“After Roe vs. Wade was quashed, Democrats in Congress rallied behind pro-choice legislation that allows abortion up to the time of birth,” Graham said in a statement. “I consider the Democrats’ proposal radical and one that Americans will ultimately reject. Our legislation is a responsible alternative because we provide exceptions for cases of rape, incest and the life and physical health of the mother.”
But Democrats and abortion rights groups say Graham is misrepresenting their stance and will only support late abortions if a medical professional determines that the mother’s health is at risk. She tore the bill, with White House press secretary Karine Jean-Pierre calling it “wildly out of step with what Americans believe” in a statement.
Graham’s bill comes at a time when some Republican candidates are struggling to erase past positions in favor of a blanket abortion ban and seeking safer political ground. Republican agents have warned the party’s candidates that voters view the party as too extreme on abortion before the midterm elections.
The data supports that.
Voters view Republicans as more extreme than Democrats on abortion — 51% to 32% in battlefield states — according to polls conducted by WPA Intelligence, a political advisory firm of the GOP. The survey found that 41% of likely voters are more likely to vote for a Democrat and 24% more likely to vote for a Republican because of the Dobbs decision.
Republican agents have reason to view Graham’s 15-week ban bill as a compromise between factions of the GOP — one that opposes abortion in all circumstances and one that favors fewer restrictions. While federal law is less strict than state laws and proposals that have alienated many voters, it’s still not a popular idea.
While 52% of Americans oppose legislation that would ban abortion after 15 weeks, only 21% of Republicans oppose it, according to a July survey conducted by the Public Religion Research Institute.
The quick response from Democrats and abortion rights groups on Tuesday indicated an eagerness to keep the issue at the forefront of voters for the next two months.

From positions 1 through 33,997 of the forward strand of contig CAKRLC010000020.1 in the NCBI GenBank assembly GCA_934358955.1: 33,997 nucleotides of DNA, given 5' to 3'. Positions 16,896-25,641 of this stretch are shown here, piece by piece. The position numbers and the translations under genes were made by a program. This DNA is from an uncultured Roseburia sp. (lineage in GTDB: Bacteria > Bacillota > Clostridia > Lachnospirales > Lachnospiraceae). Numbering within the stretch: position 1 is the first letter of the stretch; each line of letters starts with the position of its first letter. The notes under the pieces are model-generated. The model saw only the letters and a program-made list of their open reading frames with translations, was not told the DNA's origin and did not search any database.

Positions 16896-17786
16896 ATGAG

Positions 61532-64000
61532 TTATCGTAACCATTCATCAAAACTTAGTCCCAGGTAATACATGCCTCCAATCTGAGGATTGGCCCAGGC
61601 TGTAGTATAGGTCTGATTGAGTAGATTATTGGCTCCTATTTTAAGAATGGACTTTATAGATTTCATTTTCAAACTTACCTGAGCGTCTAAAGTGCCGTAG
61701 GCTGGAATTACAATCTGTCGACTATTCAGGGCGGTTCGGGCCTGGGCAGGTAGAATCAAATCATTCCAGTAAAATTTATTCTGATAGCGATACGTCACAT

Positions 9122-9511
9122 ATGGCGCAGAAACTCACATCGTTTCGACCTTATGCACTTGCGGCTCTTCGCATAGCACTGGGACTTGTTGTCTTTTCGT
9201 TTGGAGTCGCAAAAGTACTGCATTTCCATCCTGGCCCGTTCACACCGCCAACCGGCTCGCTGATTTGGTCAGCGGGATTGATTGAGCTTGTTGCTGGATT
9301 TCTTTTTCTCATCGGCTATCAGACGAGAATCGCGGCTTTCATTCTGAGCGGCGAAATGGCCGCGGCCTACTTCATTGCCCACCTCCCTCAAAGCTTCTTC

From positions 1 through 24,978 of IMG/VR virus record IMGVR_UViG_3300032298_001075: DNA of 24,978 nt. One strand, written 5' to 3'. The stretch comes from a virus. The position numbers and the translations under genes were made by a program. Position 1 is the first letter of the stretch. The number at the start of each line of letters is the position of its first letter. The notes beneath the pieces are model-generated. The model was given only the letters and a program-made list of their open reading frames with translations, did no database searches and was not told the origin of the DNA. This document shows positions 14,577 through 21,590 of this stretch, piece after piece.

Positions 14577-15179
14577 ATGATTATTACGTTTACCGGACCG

“Republicans in Congress against Abortion Rights are showing us exactly what they plan to do if they take power: enact a national abortion ban,” said Alexis McGill Johnson, president of the Planned Parenthood Action Fund, which supports abortion rights. “They have seen the horror and dangerous consequences of abortion bans in states across the country and have made it their national agenda. The brutality is the point, and we have to take them at their word.”
On Tuesday, Graham seemed to be getting fire from all sides, especially from Republicans who say he handed a gift to Democratic candidates.
“Unless our Senate candidates already have that position, it just shows how more extreme they are for this position,” said a top Republican strategist involved in Senate campaigns. “Stupid, just stupid.”
Republican senators avoided directly criticizing Graham while expressing their preference to talk about other topics.
“For example, I want to focus on the inflation numbers that came out today. The impending potential railroad workers’ strike is what people are talking about,” Senator Thom Tillis, RN.C., said. “People who need to spend $113 instead of $100 getting ready to get their kids back to school — that’s the way we should be focusing.”
When asked whether he supported Graham’s legislation, Tillis drew attention to the fact that Graham once favored a 20-week pregnancy limit for abortions, which he has now shaved at five weeks.
“I’ve supported the 20-week, I haven’t looked at the new legislation,” Tillis said.[thenewlegislation”Tillissaid[thenewlegislation”Tillissaid